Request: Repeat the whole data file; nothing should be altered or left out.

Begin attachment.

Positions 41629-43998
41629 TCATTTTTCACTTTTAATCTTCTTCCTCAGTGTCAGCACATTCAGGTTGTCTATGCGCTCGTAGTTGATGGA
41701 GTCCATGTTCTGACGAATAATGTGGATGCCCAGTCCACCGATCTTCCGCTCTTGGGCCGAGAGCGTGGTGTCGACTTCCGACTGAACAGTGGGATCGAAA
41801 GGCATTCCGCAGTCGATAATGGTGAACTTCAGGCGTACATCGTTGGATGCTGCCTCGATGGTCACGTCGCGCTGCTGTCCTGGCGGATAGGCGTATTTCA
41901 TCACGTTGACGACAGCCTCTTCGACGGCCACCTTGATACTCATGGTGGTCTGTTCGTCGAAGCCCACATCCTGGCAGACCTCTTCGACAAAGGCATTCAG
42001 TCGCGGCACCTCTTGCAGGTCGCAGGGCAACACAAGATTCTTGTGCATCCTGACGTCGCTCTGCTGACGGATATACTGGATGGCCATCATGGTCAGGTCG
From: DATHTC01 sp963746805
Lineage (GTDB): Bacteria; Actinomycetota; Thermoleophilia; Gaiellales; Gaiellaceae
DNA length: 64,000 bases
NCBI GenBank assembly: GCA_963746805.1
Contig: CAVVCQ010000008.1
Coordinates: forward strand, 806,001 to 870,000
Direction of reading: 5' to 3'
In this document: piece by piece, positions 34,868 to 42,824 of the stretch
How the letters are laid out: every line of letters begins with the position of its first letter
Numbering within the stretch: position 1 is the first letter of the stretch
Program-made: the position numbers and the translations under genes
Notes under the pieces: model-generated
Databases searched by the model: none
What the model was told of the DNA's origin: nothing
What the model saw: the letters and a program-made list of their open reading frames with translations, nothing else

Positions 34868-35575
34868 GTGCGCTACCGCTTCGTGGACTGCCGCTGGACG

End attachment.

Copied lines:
Positions 41629-43998
41629 TCATTTTTCACTTTTAATCTTCTTCCTCAGTGTCAGCACATTCAGGTTGTCTATGCGCTCGTAGTTGATGGA
41701 GTCCATGTTCTGACGAATAATGTGGATGCCCAGTCCACCGATCTTCCGCTCTTGGGCCGAGAGCGTGGTGTCGACTTCCGACTGAACAGTGGGATCGAAA
41801 GGCATTCCGCAGTCGATAATGGTGAACTTCAGGCGTACATCGTTGGATGCTGCCTCGATGGTCACGTCGCGCTGCTGTCCTGGCGGATAGGCGTATTTCA
41901 TCACGTTGACGACAGCCTCTTCGACGGCCACCTTGATACTCATGGTGGTCTGTTCGTCGAAGCCCACATCCTGGCAGACCTCTTCGACAAAGGCATTCAG
42001 TCGCGGCACCTCTTGCAGGTCGCAGGGCAACACAAGATTCTTGTGCATCCTGACGTCGCTCTGCTGACGGATATACTGGATGGCCATCATGGTCAGGTCG
From: DATHTC01 sp963746805
Lineage (GTDB): Bacteria; Actinomycetota; Thermoleophilia; Gaiellales; Gaiellaceae
DNA length: 64,000 bases
NCBI GenBank assembly: GCA_963746805.1
Contig: CAVVCQ010000008.1
Coordinates: forward strand, 806,001 to 870,000
Direction of reading: 5' to 3'
In this document: piece by piece, positions 34,868 to 42,824 of the stretch
How the letters are laid out: every line of letters begins with the position of its first letter
Numbering within the stretch: position 1 is the first letter of the stretch
Program-made: the position numbers and the translations under genes
Notes under the pieces: model-generated
Databases searched by the model: none
What the model was told of the DNA's origin: nothing
What the model saw: the letters and a program-made list of their open reading frames with translations, nothing else

Positions 34868-35575
34868 GTGCGCTACCGCTTCGTGGACTGCCGCTGGACG